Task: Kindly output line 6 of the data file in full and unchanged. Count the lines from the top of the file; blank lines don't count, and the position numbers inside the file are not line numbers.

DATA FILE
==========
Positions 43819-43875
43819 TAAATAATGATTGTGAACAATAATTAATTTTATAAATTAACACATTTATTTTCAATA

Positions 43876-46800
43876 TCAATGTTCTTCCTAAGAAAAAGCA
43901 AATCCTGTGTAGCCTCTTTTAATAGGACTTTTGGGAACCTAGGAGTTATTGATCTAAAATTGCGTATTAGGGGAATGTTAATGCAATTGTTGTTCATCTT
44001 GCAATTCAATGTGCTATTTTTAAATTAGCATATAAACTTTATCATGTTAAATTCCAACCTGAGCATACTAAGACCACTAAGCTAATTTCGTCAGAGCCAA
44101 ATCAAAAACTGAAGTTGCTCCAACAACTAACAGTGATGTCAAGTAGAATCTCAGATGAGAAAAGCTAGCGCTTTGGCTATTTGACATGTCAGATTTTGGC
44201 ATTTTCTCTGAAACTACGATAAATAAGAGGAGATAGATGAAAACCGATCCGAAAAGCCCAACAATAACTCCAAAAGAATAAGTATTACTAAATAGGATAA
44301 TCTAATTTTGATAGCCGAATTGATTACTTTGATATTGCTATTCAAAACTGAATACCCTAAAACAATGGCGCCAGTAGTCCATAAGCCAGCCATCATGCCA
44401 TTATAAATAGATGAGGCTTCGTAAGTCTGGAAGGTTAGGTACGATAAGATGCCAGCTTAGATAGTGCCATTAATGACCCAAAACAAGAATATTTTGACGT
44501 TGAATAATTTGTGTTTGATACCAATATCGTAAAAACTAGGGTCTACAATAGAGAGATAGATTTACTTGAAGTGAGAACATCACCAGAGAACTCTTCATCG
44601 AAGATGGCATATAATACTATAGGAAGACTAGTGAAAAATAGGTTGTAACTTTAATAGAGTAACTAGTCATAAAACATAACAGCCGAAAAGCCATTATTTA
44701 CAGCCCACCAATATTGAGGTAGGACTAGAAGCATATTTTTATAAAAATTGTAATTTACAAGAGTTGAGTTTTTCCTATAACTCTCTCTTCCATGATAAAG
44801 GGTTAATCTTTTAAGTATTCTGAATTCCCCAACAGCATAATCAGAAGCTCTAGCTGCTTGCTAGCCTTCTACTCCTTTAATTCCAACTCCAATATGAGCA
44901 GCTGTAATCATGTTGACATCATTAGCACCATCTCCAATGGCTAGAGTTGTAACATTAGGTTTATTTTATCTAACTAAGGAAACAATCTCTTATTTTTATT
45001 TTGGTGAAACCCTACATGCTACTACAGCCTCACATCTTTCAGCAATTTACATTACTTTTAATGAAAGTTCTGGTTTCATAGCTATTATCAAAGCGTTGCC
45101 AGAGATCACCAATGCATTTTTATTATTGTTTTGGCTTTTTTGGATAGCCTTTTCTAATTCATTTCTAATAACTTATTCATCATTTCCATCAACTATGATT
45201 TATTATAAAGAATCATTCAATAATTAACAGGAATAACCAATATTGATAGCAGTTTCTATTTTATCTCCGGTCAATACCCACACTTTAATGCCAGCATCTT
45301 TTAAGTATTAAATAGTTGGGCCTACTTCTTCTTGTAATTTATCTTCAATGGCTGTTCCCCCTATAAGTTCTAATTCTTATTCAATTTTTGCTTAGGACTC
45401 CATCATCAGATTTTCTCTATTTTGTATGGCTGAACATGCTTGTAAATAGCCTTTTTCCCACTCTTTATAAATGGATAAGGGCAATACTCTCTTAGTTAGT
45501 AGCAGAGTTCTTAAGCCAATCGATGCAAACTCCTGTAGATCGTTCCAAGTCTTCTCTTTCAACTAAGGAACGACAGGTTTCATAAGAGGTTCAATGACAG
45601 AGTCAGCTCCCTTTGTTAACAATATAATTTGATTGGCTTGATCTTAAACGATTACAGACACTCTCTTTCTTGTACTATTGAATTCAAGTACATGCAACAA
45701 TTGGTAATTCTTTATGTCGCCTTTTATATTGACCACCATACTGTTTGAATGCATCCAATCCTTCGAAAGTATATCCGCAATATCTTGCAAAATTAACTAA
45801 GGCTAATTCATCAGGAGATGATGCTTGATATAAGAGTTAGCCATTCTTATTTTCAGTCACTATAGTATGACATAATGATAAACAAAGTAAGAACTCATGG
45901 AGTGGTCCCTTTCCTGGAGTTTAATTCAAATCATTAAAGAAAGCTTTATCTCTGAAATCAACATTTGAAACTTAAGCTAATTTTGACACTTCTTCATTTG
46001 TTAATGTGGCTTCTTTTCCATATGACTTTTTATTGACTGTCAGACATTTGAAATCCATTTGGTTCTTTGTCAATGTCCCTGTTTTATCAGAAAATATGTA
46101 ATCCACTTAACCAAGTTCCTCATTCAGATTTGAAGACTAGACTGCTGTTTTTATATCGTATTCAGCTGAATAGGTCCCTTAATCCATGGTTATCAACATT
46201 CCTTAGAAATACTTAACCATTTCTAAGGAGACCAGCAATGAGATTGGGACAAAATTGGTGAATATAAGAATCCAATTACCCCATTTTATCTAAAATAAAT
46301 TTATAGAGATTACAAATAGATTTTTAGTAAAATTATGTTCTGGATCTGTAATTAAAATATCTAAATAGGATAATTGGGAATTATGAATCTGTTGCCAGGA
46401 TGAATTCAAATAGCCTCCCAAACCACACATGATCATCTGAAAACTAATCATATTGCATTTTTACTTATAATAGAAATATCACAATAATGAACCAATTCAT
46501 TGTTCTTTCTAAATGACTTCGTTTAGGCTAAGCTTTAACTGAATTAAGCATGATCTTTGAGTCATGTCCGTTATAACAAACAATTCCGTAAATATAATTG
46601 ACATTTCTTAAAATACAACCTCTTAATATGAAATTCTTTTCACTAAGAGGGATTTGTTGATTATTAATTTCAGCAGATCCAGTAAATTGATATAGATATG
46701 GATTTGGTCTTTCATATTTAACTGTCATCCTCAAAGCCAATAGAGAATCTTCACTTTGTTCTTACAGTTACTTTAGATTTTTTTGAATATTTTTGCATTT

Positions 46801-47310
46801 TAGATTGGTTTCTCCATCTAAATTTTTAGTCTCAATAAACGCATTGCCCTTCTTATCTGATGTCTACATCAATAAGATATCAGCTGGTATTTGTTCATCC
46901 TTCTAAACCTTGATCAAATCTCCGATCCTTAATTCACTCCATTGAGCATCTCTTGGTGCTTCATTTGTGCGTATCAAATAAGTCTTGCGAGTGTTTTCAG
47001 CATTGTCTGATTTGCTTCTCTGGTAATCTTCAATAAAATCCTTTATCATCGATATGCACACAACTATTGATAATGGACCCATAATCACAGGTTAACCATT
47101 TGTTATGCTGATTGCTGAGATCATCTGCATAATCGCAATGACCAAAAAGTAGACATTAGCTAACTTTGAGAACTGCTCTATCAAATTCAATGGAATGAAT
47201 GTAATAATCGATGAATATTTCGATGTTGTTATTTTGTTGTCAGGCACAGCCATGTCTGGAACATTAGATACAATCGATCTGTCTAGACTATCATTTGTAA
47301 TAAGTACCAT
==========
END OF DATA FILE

44001 GCAATTCAATGTGCTATTTTTAAATTAGCATATAAACTTTATCATGTTAAATTCCAACCTGAGCATACTAAGACCACTAAGCTAATTTCGTCAGAGCCAA